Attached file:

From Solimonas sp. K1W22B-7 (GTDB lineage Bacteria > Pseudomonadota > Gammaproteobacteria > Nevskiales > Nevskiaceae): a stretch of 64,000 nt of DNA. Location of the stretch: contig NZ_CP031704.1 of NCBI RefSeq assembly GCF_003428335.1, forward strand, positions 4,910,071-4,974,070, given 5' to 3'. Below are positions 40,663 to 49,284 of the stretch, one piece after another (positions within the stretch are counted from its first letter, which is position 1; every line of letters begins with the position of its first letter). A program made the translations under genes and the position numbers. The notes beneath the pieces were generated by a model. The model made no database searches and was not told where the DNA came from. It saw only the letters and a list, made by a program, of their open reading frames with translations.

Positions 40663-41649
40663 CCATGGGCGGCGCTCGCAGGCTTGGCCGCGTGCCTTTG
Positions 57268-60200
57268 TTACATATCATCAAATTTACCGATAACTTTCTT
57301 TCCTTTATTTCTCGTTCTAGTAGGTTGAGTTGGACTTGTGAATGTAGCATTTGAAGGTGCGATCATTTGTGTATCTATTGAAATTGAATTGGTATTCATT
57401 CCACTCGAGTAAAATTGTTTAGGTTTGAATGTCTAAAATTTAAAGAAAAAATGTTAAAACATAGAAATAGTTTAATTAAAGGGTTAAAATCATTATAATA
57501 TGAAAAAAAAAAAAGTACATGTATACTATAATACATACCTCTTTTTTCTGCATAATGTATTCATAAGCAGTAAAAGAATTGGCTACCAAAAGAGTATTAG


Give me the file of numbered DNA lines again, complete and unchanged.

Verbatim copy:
From Solimonas sp. K1W22B-7 (GTDB lineage Bacteria > Pseudomonadota > Gammaproteobacteria > Nevskiales > Nevskiaceae): a stretch of 64,000 nt of DNA. Location of the stretch: contig NZ_CP031704.1 of NCBI RefSeq assembly GCF_003428335.1, forward strand, positions 4,910,071-4,974,070, given 5' to 3'. Below are positions 40,663 to 49,284 of the stretch, one piece after another (positions within the stretch are counted from its first letter, which is position 1; every line of letters begins with the position of its first letter). A program made the translations under genes and the position numbers. The notes beneath the pieces were generated by a model. The model made no database searches and was not told where the DNA came from. It saw only the letters and a list, made by a program, of their open reading frames with translations.

Positions 40663-41649
40663 CCATGGGCGGCGCTCGCAGGCTTGGCCGCGTGCCTTTG
Positions 57268-60200
57268 TTACATATCATCAAATTTACCGATAACTTTCTT
57301 TCCTTTATTTCTCGTTCTAGTAGGTTGAGTTGGACTTGTGAATGTAGCATTTGAAGGTGCGATCATTTGTGTATCTATTGAAATTGAATTGGTATTCATT
57401 CCACTCGAGTAAAATTGTTTAGGTTTGAATGTCTAAAATTTAAAGAAAAAATGTTAAAACATAGAAATAGTTTAATTAAAGGGTTAAAATCATTATAATA
57501 TGAAAAAAAAAAAAGTACATGTATACTATAATACATACCTCTTTTTTCTGCATAATGTATTCATAAGCAGTAAAAGAATTGGCTACCAAAAGAGTATTAG